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Vacccine Mandate in Employment & Human Rights

 In Coronavirus, Health

My letter to the Human Rights Commission asking for clarification as to exactly what human rights Australians have in their own country.
If the Human Rights Commission won’t stand up for civil liberties who will?

10 May 2022

Dear Ms Finlay,

RE: Vaccine Mandates and Human Rights

I write to you regarding mandatory vaccination requirements and how they interact with human rights law.
Human Rights Law

The Australian Human Rights Commission Act 1986 gives effect to Australia’s obligations under several international human rights treaties that we are signed on to. One of these is the International Covenant on Civil and Political Rights which states in article 7 that “no one shall be subjected without his free consent to medical or scientific experimentation.” How is a vaccine employment mandate not an infringement of this right?
Further, Article 4 of the treaty provides that during times of public emergency there may be some derogation of rights but there are some rights than are non-derogable, including article 7. A suspension of this right is not in line with human rights law.

The public emergency argument is no longer valid since the Federal Government lifted the State of Emergency on April 17th, 2022. It has become apparent as the pandemic has progressed that the severity of Covid-19 is relatively low, especially amongst the healthy working-age population.
It has also become apparent that the Covid-19 vaccines are not fit for purpose. They have failed to provide immunity, stop transmission or hospitalisations.
The Covid-19 vaccines have, however, resulted in a large number of vaccine injuries, especially amongst the working-age population. This is another reason why employers should not mandate Covid-19 vaccines as they do not have the right to subject their employees to the risk of vaccine injury.
Disability Discrimination Act

The Disability Discrimination Act 1992 makes it illegal to discriminate against anyone based on a disability, including when it comes to employment. The definition of disability in section 4(c)(d), includes the presence in the body of organisms causing or capable of causing disease or illness.
This definition of disability is extended under section 4(j)(k) to include anything that may exist in the future or is imputed to the person, such as a disease. Therefore, it is not possible to lawfully discriminate against an unvaccinated person who is imputed to have Covid.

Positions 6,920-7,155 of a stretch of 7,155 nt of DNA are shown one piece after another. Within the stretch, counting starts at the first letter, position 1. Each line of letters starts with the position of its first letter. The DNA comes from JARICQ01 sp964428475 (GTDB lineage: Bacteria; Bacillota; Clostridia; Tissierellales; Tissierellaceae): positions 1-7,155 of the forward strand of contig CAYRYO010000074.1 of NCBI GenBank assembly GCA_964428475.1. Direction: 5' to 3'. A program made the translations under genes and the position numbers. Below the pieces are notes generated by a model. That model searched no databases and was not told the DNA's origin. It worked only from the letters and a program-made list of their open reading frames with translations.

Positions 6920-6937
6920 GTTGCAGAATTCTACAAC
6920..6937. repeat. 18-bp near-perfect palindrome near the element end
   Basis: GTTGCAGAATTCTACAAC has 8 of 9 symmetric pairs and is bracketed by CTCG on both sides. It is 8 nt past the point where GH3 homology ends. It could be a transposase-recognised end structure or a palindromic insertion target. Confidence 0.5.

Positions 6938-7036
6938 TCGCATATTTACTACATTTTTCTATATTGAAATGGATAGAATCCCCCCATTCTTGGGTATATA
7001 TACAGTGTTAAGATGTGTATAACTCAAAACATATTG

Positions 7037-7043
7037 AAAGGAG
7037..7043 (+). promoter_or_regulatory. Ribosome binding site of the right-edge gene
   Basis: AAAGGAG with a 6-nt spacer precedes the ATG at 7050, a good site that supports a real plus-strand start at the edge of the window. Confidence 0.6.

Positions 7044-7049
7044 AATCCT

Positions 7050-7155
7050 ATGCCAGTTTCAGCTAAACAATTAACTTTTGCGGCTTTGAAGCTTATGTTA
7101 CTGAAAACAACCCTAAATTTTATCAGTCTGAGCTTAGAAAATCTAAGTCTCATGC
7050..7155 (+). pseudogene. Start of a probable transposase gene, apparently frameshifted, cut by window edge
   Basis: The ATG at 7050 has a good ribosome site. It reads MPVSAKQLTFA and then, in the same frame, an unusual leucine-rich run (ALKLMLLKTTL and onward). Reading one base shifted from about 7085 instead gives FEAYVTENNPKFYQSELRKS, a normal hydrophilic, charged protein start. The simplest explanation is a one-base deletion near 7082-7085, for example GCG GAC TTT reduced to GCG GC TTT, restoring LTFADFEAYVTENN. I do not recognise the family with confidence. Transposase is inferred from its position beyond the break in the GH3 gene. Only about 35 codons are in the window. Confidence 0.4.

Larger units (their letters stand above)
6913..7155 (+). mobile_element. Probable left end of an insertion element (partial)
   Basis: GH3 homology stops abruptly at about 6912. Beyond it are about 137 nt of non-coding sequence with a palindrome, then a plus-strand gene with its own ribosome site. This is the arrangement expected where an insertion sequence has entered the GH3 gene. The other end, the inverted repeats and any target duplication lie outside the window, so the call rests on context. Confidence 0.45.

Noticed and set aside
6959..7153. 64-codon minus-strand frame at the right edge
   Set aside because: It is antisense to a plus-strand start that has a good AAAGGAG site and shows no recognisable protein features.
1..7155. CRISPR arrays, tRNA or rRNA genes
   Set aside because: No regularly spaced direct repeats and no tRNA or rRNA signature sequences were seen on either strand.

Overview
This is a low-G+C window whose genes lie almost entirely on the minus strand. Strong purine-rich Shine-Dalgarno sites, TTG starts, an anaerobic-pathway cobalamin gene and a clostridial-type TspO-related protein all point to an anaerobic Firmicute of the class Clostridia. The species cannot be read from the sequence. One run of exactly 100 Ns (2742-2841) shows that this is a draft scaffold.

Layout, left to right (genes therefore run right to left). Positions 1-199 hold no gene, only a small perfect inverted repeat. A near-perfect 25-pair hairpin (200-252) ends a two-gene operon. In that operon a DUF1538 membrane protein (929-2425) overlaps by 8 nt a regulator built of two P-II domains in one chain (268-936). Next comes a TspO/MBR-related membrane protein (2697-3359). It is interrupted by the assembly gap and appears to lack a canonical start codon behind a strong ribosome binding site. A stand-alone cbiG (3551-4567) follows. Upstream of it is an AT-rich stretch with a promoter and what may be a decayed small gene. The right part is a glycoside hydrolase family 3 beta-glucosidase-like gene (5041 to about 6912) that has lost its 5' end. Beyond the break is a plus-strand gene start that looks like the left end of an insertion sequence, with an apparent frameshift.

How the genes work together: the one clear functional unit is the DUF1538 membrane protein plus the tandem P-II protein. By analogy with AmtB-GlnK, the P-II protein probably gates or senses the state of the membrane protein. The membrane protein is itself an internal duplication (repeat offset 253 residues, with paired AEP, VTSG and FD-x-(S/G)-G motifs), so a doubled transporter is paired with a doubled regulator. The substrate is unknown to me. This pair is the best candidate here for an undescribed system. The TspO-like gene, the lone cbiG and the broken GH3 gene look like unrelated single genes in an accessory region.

No one should be treated differently because of a disease they do not have.
Section 48(b) of the Act provides an exemption for discrimination if it is reasonably necessary to protect public health. But as explained above, this no longer applies as the State of Emergency has been lifted by the Federal Health Minister on the advice of the Chief Medical Officer.

What is the Human Rights Commission’s position on employers enforcing vaccine mandates on their employees? Are employers in breach of the Australian Human Rights Commission Act 1986 or the Disability Discrimination Act 1992?

I look forward to your reply.

Kind regards,

Gerard Rennick
LNP Senator for Queensland

CC: Commission President Prof. Croucher AM
Disability Discrimination Commissioner Dr Gauntlett

Download the letter Vaccine Mandates Letter to Australian Human Rights Commission.

 

REPLY FROM HUMAN RIGHTS COMMISSION:

10 June 2022

Dear Senator Rennick

Re: Vaccine Mandates and Human Rights

Thank you for your correspondence dated 10 May 2022 regarding vaccine mandates and human rights.

As the Human Rights Commissioner I have regularly sought to highlight the significant impact that the COVID-19 pandemic response has had on a range of individual rights and freedoms. While governments are able to legitimately restrict many human rights in response to a public health emergency, these restrictions always need to be justified, non-discriminatory and proportionate. In the case of vaccination mandates this would require any mandates imposed to, inter alia, be targeted to risk and to be reviewed as the assessment of the public health risk changes.

While mandatory vaccination requirements impact individual rights, it should also be recognised that the high vaccination rates in Australia have been a critical feature of Australia’s pandemic response. I note your view that the COVID-19 vaccines are not fit for purpose and have resulted in a large number of vaccine injuries. However, in my view, significant weight should be placed on the conclusion reached by the Therapeutic Goods Administration that ‘vaccination against COVID-19 is the most effective way to reduce deaths and severe illness from infection. The protective benefits of vaccination continue to far outweigh the potential risks’.

The question is ultimately one of determining the lawful and appropriate balance to be struck between individual rights and responsibilities. The position of the Australian Human Rights Commission with respect to vaccination mandates and workplace rights has been outlined at . The information provided here also considers the application of federal discrimination law, including the Disability Discrimination Act 1992 (Cth). Ultimately – as the relevant case law to date has shown in both Australia and overseas – the lawfulness of any specific vaccination mandate will depend on the particular facts of each case, with questions of reasonableness and proportionality being central to that assessment.

Yours sincerely,
Lorraine Finlay
Human Rights Commissioner

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